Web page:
Of course, the preceding are not discrete categories. Individuals, groups and states can be in more than one category, thus making the strategy for dealing with them much more complex. But for discussion purposes, let’s stick with the categories and see how the strategies might be different for each.
The strategies for dealing with those in the first category, the Anti-Western Values Category, are to annihilate them, isolate them, convert them, democratize them or develop impregnable defenses against them. However, none of these strategies is perfect, given our own politics, and given their high birth rates, religious fervor and brutal methods. Also, as our experience in Iraq shows, attempts at democratization can exacerbate the 1,400 years of enmity between Sunnis and Shiites, and can create a backlash among pro-Western moderates and shift them to the Understandable Resentment Category.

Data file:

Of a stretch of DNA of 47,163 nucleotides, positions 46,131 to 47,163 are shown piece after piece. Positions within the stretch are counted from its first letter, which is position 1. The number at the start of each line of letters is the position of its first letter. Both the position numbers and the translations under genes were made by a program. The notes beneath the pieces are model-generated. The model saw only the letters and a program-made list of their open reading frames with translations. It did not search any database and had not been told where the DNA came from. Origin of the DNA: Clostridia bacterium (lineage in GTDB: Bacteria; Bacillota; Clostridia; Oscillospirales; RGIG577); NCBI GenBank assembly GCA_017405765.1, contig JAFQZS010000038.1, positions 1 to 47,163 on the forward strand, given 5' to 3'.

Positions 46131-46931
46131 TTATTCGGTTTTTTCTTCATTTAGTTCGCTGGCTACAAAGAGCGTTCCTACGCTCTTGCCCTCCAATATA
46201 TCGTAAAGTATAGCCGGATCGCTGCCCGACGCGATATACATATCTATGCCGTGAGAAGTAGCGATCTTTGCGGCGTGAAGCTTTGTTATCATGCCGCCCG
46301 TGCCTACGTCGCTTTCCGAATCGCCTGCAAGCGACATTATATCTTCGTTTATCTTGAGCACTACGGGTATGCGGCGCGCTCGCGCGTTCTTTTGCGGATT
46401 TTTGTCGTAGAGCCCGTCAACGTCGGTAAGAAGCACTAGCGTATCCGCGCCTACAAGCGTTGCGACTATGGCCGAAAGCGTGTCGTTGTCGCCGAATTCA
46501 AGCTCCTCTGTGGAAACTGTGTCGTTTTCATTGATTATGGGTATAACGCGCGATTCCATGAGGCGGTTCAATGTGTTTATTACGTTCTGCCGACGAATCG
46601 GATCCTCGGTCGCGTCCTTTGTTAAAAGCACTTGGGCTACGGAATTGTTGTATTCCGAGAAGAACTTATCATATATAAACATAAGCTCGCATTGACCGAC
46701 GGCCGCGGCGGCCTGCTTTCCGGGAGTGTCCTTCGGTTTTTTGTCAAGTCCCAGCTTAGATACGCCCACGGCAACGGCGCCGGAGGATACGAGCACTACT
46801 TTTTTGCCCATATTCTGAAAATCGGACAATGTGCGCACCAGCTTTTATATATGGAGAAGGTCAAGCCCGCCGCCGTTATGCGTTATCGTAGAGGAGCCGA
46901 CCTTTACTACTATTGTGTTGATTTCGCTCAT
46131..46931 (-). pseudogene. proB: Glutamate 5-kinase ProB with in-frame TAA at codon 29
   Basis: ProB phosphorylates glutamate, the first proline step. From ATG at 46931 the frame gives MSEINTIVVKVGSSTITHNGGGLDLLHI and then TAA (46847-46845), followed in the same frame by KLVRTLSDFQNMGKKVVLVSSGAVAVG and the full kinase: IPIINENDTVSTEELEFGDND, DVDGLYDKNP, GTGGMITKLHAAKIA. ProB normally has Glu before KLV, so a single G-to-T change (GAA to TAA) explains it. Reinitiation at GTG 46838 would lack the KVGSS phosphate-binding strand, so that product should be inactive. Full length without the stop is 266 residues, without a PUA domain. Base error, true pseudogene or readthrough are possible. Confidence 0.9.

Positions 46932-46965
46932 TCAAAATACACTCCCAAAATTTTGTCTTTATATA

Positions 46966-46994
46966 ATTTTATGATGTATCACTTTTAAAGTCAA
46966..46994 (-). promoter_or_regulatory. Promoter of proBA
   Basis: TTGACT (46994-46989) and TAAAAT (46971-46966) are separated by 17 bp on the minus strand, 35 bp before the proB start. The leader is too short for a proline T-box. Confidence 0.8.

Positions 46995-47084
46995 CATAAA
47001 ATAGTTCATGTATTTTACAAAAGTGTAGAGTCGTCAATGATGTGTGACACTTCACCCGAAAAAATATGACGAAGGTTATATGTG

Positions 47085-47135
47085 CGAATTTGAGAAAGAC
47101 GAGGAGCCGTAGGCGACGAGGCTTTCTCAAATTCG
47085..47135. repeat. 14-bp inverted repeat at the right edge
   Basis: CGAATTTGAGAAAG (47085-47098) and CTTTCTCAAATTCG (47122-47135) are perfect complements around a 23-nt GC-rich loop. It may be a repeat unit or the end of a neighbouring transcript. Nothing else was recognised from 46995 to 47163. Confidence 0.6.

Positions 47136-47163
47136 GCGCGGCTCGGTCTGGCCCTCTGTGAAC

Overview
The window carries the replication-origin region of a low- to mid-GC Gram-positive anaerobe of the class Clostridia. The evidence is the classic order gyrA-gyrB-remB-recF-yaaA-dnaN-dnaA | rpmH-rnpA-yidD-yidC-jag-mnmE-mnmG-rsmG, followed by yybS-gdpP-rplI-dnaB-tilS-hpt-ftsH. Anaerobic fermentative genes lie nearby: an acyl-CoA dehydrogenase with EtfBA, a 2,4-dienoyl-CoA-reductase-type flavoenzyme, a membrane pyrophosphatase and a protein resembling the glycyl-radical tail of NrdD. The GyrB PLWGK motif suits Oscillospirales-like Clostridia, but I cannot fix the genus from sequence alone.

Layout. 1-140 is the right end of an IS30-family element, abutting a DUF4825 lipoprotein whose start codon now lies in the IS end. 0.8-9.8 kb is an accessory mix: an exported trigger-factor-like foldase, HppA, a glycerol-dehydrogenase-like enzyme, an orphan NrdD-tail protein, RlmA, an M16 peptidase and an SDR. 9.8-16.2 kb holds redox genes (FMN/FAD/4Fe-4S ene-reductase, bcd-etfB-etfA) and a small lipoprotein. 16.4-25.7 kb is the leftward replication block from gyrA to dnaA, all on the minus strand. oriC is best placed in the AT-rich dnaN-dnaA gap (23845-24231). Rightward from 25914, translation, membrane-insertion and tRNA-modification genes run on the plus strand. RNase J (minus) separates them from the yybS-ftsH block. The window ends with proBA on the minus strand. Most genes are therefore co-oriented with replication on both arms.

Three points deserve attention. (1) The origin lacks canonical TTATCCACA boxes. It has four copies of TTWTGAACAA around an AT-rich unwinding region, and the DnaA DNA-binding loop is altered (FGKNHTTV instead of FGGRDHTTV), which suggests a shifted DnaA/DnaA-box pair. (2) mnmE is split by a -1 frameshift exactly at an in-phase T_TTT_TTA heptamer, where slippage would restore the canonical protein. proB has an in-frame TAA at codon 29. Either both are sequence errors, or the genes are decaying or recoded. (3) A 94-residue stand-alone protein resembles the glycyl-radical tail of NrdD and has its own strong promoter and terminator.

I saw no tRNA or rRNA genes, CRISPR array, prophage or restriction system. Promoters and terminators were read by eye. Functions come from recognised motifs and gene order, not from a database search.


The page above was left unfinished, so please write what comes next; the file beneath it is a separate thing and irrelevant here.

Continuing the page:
Speaking of the Understandable Resentment Category, the first step in dealing with those in the category is to admit that their resentment is warranted. Volumes have been filled with the sordid details of Western meddling in the Middle East, including Europe’s ham-handed carving up of the Ottoman Empire after the First World War, and, later, our support of such despotic regimes as Saddam Hussein’s Baathist government.
Iran is a good example. Not only did the CIA help to depose Iran’s popular leader, Prime Minister Mossadegh, in 1953, but we then supported the very unpopular Shah of Iran. The Shah was so unpopular that Iranians took to the streets in some of the largest mass demonstrations in world history. To rub salt in the wound, we also helped to arm Iraq in its war against Iran. These mistakes empowered Ayatolla Komeni and other radical clerics, enabling them to demonize us as “The Great Satan” and to co-opt pro-Western elements in Iran.
Contrary to what American nationalists say, it is not unpatriotic and weak-kneed to admit that we have brought a lot of anti-Americanism on ourselves. Nor is it hyperbole to suggest that if another nation had done to us what we’ve done to other nations, we’d be demonizing it and wanting to blow it off the face of the Earth.